I also want to look more closely at the second big effort to try to effect social justice for black Americans—the Civil Rights movement of the 1950s and 1960s. Clearly the Civil Rights movement took a diametrically different approach toward social change than the Civil War. What is to be learned from the differences? Is it possible successfully to argue on behalf of nonviolence as a much better approach to these issues than warfare?
But, also, what were the limitations of the Civil Rights movement? What is left to be achieved? And how?
Behind all this, I also want to think theologically. Themes such as human dignity, social change strategies, a vision for the “beloved community,” working for hope and energy in face of impervious oppression, and many others all have theological roots. Is it possible to imagine an overcoming of the problems of racism, white supremacy, domination, and the like without a deeper theological analysis than we have had?

Syndicated from Thinking Pacifism

Have we really fallen this far?

Last week Fariborz Karami committed suicide. And I don’t think many Australians noticed. He was just 26 years old, and he had been held behind bars for 5 years without any hope of safe release. His mental health had been deteriorating for years. But I don’t think many Australians cared. Worse still, I don’t think … Continue reading Have we really fallen this far?
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What does Romans 13 actually teach?

Ted Grimsrud—June 18, 2018
What does it mean for the United States to be a “Christian nation”? For many, it seems to mean that people should support the political status quo, and they will quote the 13th chapter of Paul’s letter to the Romans to support that support (“be subject to the governing authorities”). We find this most often when Christians want to offer “biblical support” for obeying the state’s call to go to war. But it comes up in many other circumstances as well.
Just lately, our evangelical Attorney General used Romans 13 as a basis to demand acceptance of Donald Trump’s policy of separating would-be immigrant children from their parents when they are arrested trying to cross the border into the US. Many commentators have noted that such a use of Romans 13 is not appropriate. I agree, but I also think that when this passage comes up in a public and controversial way, it is good to take the opportunity to offer some suggestions for how this oft-cited text might best be read.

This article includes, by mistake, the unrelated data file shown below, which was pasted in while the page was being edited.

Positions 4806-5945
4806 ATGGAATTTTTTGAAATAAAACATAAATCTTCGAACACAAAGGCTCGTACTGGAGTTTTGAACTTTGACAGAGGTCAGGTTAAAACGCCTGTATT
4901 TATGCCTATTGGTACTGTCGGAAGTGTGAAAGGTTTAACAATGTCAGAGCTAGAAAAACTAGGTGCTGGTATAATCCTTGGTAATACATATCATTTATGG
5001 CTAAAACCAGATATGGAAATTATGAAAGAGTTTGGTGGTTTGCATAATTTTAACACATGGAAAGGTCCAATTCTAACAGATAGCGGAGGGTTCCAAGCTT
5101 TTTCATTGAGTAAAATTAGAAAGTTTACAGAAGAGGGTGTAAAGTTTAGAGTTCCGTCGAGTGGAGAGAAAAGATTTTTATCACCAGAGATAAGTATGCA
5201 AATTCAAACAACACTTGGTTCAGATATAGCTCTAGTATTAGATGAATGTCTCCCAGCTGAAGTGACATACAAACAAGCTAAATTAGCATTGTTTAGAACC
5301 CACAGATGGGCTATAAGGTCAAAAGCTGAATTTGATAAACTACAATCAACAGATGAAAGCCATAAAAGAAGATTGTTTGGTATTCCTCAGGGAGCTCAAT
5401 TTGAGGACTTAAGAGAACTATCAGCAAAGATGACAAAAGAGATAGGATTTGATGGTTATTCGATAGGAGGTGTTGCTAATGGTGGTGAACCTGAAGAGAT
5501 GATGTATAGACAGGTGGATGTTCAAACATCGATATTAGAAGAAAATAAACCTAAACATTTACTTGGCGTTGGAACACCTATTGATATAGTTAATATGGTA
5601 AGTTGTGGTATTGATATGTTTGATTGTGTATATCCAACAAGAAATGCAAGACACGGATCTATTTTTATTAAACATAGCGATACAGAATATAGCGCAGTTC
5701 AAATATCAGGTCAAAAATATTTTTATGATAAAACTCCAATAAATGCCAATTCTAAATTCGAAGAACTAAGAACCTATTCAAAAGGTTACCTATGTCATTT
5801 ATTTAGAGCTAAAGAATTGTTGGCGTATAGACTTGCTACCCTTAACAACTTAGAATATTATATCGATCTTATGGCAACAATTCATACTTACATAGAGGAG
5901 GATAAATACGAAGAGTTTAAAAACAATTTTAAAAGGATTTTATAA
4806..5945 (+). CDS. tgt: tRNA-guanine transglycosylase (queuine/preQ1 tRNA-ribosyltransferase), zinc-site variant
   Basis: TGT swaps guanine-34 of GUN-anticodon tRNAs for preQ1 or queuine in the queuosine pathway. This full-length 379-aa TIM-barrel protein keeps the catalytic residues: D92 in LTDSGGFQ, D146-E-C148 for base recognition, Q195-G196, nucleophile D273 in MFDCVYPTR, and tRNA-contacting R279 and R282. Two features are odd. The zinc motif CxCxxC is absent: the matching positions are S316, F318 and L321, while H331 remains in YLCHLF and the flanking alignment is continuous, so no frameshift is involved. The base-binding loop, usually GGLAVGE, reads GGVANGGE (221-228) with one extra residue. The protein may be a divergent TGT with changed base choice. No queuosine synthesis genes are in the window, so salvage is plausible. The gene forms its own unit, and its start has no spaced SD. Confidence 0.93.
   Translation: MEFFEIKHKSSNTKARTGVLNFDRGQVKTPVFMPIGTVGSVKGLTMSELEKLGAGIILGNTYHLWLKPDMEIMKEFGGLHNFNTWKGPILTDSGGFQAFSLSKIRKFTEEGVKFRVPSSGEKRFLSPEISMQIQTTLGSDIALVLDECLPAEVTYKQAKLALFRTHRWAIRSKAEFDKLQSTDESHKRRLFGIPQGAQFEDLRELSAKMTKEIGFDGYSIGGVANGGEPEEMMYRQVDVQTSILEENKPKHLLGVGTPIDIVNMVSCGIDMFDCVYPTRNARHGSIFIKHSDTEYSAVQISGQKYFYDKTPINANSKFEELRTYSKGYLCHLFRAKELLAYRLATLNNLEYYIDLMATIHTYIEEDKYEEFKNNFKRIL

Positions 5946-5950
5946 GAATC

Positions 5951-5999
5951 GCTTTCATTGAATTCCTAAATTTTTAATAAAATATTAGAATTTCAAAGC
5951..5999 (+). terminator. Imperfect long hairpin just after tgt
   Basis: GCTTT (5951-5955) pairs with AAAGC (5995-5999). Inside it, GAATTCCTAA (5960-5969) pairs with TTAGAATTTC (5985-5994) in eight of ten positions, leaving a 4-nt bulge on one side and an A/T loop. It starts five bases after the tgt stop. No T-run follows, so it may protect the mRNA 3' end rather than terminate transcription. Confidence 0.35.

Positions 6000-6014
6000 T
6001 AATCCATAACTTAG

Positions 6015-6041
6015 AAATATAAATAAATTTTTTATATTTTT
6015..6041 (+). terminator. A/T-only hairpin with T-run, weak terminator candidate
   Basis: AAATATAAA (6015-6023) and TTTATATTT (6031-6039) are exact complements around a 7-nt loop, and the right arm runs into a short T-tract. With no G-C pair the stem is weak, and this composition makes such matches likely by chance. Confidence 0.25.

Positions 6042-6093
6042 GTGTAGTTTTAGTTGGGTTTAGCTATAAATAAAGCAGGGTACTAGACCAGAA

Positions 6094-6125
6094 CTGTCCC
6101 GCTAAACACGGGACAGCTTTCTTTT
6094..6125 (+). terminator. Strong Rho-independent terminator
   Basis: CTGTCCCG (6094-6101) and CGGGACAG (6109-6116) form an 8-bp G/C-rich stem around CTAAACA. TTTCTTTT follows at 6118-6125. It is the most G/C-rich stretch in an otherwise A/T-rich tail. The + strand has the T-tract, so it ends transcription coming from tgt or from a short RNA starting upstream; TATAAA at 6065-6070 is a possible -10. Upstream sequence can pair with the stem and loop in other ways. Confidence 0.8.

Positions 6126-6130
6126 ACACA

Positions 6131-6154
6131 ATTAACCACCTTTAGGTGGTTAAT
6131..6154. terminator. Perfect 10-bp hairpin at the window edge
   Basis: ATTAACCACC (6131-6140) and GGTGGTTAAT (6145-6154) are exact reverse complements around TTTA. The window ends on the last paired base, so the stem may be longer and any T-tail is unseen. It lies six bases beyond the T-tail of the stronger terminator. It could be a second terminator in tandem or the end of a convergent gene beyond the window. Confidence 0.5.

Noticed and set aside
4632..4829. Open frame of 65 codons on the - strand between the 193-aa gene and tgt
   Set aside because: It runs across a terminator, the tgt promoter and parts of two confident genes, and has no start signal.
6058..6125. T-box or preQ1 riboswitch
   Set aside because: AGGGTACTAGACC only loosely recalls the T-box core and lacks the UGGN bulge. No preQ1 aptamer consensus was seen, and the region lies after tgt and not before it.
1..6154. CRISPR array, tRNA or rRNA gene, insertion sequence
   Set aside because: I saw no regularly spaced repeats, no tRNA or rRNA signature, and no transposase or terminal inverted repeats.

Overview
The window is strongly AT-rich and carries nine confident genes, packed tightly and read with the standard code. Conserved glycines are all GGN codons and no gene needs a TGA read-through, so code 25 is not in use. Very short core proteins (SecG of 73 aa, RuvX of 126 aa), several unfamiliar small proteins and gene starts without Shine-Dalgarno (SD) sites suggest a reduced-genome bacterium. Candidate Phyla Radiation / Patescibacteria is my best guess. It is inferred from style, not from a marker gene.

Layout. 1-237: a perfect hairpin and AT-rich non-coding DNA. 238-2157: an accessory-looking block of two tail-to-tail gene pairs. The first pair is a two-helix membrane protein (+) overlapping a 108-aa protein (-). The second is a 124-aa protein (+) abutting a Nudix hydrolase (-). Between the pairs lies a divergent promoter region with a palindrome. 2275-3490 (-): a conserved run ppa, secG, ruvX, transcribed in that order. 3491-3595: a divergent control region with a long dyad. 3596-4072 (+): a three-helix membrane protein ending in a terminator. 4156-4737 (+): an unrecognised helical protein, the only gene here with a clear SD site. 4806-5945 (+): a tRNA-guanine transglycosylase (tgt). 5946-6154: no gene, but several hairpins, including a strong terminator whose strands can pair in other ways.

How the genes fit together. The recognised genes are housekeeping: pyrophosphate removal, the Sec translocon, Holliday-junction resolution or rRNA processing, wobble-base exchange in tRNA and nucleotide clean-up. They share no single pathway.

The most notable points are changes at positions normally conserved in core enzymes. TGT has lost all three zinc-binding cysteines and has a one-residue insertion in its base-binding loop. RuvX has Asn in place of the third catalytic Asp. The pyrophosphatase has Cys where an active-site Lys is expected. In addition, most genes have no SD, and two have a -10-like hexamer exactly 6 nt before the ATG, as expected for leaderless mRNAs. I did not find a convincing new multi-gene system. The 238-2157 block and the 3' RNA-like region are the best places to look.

The message of Jesus
The first step for thinking about the issues that Romans 13 are purported to address (our relationship to the state, our responsibilities as citizens, et al) is to start with Jesus—just as the New Testament itself does. Though Paul wrote Romans decades before the gospel writers wrote the gospels, the early church used these writings in a way that placed the gospels first. I think we can assume that the stories about Jesus that make up the core of the gospels circulated from the time of his death.
Paul himself insisted he simply reinforced Jesus’ message. If our basic question in looking at Romans 13 is a question of social ethics, we need to set the context for Paul’s own life and thought by taking note of what Jesus did and said that establish his own approach to social ethics.
The social ethic Jesus articulates has as its core two key elements: imitate God’s love even for God’s enemies (Luke 6:35-36) and practice a style of life utterly different from the “natural law” behavior of people in the world (6:32-34). That is, go beyond simply loving those who love you and doing good to those who do good to you—love even your enemies.
Jesus embodied an approach to politics where compassion, respect, inclusion of outsiders, non-retaliation, forgiveness all stood at the center. He taught his followers to subvert the standard political dynamic of Empire where the rulers lord it over their subjects. “Not so among you!” (Mark 10:43).
Those who make Romans 13 central to their political theology act as if Paul then came along and intentionally moved things in a different direction from Jesus. Does Paul make the necessary adjustment of Jesus’ radical ethic to something more realistic and responsible in the “real world”? Is Paul a teacher of accommodation that helps make Christian faith politically relevant? Or, is it rather the case that Paul actually reinforces the radicality of Jesus original message?